A little over two weeks ago the Dallas Mavericks, losers of nine of their last 10 games and owners of a 13-23 record, had little practical hope of making the playoffs. The team and coaching staff kept fighting, insistent that Dallas could become a playoff contender. A recent 6-2 streak has justified their optimism and propelled the Mavericks to a 19-25 record, good for 10th in the conference and offering a small glimmer of hope for retaining the league’s longest active playoff streak. Does the recent quality of play foretell a return to the postseason for Dallas?
Hardly. The odds remain strongly stacked against the Mavericks, and as well as they’ve played recently, most analysts still view the possibility of Dallas stealing the eighth seed as remote. John Hollinger’s NBA playoff odds, assembled by simulating the remainder of the season 5,000 times, give Dallas an 18.1% chance of making the playoffs. According to the popular prediction market Intrade, there’s a greater chance of NASA announcing the discovery of extraterrestrial life by the end of 2015 than the Mavericks making this year’s playoffs.
Multiple factors conspire to make a Mavericks playoff run highly unlikely. For one: Dallas has left itself little room for error. The Western Conference’s eighth-seed typically averages 48 wins, meaning the Mavericks would need to win 29 of their remaining 38 contests to hit the mark expected of a playoff team. In other words, Dallas must win over three out of every four contests going forward, a proportion exceeding even their recent streak. A weaker race might only require 45 wins from Dallas, but even that would still allow the team only a dozen more losses going forward.
That challenge is made even more difficult by the remaining schedule, a murderer’s row that looks likely to produce far more than a dozen Dallas losses. The remaining 38 games for Dallas feature 27 playoff contenders (defined as current seeds 1-8 in the East and seeds 1-8, Portland, the Lakers and Minnesota in the West). If the Mavericks were to go .500 against the contenders while defeating every single lottery-bound team, they’d still miss the playoffs. Dallas will play Portland two more times, battle twice against Oklahoma City, Memphis, Golden State, Denver, Brooklyn, Milwaukee, Houston and the LA Lakers and will also face off against the Spurs, Clippers, Bulls, Pacers, Hawks, Jazz and Celtics once each before season’s end.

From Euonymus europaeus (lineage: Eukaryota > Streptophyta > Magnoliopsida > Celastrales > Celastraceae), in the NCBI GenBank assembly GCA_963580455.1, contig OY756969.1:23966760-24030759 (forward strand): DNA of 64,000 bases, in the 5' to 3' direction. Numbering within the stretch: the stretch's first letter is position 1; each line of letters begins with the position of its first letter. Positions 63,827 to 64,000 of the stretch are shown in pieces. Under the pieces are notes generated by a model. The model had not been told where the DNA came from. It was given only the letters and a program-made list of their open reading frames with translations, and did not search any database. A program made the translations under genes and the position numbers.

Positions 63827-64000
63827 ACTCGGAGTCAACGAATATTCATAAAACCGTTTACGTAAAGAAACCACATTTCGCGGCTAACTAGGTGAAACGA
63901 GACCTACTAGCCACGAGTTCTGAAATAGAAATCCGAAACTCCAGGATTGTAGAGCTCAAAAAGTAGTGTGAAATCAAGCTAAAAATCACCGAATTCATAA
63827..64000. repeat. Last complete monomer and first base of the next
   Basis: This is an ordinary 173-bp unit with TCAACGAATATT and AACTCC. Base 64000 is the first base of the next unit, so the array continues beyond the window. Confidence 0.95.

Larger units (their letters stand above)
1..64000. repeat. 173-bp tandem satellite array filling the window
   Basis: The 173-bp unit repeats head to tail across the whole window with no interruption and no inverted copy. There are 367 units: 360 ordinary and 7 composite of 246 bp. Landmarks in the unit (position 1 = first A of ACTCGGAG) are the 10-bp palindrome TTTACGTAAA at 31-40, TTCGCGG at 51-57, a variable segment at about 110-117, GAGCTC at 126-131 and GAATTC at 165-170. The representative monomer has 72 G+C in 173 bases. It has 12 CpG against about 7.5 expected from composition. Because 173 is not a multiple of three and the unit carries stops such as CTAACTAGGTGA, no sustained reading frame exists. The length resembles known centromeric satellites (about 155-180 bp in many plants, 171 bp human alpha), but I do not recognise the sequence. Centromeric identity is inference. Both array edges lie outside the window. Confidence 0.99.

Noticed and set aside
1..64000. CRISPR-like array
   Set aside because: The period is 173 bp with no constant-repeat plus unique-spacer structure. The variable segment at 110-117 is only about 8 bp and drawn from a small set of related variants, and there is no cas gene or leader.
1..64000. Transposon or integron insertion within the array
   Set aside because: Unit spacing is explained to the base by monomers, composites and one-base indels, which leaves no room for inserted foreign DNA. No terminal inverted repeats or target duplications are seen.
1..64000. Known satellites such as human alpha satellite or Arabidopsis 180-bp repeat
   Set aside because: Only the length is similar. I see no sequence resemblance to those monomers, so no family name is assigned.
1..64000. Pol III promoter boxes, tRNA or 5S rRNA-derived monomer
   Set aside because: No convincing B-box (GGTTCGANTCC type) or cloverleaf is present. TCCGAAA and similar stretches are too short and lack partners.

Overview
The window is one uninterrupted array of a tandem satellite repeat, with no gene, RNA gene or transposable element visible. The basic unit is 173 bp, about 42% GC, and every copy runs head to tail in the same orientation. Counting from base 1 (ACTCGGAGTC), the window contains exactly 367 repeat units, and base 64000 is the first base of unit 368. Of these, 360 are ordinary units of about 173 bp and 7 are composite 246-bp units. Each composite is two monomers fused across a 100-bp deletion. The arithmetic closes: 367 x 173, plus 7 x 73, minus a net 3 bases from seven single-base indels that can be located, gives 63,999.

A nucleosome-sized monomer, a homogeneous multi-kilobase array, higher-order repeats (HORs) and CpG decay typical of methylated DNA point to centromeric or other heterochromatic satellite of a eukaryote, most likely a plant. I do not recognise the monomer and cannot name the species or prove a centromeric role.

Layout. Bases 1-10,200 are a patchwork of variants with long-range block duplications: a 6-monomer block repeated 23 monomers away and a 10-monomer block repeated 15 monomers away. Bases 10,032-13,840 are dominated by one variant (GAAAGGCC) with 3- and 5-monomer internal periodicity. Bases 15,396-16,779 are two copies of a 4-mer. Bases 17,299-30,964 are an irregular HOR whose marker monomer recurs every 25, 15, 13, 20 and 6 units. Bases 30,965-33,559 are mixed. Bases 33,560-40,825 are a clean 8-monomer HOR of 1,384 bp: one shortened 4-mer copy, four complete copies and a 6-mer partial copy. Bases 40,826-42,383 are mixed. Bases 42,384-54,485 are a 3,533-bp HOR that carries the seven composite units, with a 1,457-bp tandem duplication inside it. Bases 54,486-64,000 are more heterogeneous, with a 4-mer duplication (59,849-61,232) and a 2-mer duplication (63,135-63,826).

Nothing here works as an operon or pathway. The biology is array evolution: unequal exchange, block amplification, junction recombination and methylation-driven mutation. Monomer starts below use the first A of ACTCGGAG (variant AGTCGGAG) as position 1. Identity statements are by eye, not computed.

The good news for the Mavericks is that a slim majority of those 27 contests will take place in Dallas. The obvious downside is that the Mavericks will still have to make a dozen trips to playoff-contending teams, a task which will only become more difficult as the season wears on older stalwarts like Vince Carter, Shawn Marion and Dirk Nowitzki. Dallas is currently an abysmal 7-16 on the road and only one of those wins — a short trip to Houston — came against a team currently slotted to make the playoffs. The only other notable road win (the season opener against the Lakers) seems like an eternity ago.
The only factor which could immediately alter Dallas’ course is the addition of a major mid-season acquisition. This seems highly unlikely, both because of the dearth of game-changing free agents available before the February 21st trade deadline and the difficulty of integrating a major player mid-season even if they did somehow become available. Additionally, there is only so much Dallas can do to control its destiny at this point, with Houston and Utah showing few signs of fading and other contenders like the Lakers and Portland playing some of their better basketball as the season’s second-half kicks into full swing.
The likely elimination of the Mavericks from this season’s playoffs will mark the end of an amazing streak but not necessarily the end of an era. Dirk Nowitzki is slowly rounding into form (he had perhaps his finest game this season against Portland on Tuesday) and his skill set is likely to age well. Mark Cuban has the negotiating room to surround Dirk with a competitive cast for the foreseeable future. That may not in any way aid Dallas’ immediate playoff hopes, but it does offer some reason for optimism for what lies beyond the current campaign.